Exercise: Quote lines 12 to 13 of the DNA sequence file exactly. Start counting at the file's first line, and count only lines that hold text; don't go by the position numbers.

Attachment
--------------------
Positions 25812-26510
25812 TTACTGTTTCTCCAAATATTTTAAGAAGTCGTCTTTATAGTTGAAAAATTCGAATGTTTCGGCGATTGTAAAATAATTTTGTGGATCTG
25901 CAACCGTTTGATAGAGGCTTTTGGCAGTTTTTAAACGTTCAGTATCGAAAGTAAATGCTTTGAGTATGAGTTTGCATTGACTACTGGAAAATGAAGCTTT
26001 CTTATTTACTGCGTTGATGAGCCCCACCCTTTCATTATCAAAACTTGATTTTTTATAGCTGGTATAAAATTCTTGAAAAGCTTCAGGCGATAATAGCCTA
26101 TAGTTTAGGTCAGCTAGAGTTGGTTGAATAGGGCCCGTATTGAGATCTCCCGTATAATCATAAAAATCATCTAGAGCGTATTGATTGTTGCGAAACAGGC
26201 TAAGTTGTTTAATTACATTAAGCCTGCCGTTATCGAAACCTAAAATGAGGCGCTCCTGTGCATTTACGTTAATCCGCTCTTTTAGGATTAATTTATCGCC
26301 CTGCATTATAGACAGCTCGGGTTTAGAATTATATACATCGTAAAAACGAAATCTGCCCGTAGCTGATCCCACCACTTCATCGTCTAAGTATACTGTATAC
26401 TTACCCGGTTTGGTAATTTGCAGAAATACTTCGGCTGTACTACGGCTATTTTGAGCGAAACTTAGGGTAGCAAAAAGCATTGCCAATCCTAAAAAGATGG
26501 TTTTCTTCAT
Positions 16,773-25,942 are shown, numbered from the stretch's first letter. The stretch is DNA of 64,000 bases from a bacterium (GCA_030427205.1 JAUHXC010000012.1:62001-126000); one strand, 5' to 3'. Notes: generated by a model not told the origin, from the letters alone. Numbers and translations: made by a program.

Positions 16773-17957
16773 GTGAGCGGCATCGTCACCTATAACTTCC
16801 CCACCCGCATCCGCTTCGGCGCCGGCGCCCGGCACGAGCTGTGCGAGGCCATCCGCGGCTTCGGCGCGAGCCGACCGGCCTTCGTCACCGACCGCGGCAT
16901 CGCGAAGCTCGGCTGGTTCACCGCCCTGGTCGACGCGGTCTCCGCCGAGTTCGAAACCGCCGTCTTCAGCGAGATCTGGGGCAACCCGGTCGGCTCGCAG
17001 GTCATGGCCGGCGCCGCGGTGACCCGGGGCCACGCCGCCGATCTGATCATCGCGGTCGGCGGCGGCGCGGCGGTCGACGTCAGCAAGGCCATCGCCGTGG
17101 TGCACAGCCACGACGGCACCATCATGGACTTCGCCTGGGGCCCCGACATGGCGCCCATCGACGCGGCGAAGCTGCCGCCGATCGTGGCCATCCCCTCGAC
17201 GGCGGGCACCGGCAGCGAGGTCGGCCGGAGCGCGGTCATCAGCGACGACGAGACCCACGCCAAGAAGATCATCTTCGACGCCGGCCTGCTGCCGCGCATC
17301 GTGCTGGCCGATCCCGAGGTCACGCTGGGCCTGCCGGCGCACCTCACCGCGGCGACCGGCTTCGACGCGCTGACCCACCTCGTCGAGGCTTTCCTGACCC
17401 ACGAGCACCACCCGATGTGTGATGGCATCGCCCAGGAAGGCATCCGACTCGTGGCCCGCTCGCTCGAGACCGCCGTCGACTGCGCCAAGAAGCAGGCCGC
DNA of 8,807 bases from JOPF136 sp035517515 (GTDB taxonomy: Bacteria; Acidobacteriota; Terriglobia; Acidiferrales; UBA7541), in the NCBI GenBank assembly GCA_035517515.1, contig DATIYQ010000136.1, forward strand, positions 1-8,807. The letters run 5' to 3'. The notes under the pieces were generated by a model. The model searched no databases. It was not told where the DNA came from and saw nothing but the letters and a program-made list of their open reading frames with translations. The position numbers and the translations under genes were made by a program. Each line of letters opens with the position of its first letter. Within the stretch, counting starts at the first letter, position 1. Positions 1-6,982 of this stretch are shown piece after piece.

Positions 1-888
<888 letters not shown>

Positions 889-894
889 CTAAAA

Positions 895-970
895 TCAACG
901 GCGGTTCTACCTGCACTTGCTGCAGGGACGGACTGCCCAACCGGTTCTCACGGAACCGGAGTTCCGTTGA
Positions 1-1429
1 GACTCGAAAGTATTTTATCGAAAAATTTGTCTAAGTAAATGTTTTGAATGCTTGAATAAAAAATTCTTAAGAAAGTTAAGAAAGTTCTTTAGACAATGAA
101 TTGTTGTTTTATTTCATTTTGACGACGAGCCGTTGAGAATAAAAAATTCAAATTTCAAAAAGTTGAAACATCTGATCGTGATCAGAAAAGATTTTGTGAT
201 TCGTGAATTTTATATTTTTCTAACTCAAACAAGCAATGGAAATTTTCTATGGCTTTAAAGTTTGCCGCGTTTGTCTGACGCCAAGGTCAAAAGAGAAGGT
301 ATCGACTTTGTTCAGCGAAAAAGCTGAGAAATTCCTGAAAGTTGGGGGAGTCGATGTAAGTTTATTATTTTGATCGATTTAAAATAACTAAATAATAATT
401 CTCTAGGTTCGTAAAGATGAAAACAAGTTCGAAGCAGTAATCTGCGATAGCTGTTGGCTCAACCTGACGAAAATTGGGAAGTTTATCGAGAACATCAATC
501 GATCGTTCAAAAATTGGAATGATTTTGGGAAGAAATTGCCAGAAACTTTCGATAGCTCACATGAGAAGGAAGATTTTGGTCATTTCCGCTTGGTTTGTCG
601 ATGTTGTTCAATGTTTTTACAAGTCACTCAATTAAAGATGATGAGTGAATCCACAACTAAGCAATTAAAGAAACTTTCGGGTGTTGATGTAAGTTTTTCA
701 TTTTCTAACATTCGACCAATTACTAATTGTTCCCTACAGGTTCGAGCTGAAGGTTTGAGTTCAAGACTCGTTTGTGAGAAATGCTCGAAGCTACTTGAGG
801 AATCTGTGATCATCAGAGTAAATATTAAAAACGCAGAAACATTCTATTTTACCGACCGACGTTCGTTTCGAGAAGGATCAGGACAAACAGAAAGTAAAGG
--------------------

16773 GTGAGCGGCATCGTCACCTATAACTTCC
16801 CCACCCGCATCCGCTTCGGCGCCGGCGCCCGGCACGAGCTGTGCGAGGCCATCCGCGGCTTCGGCGCGAGCCGACCGGCCTTCGTCACCGACCGCGGCAT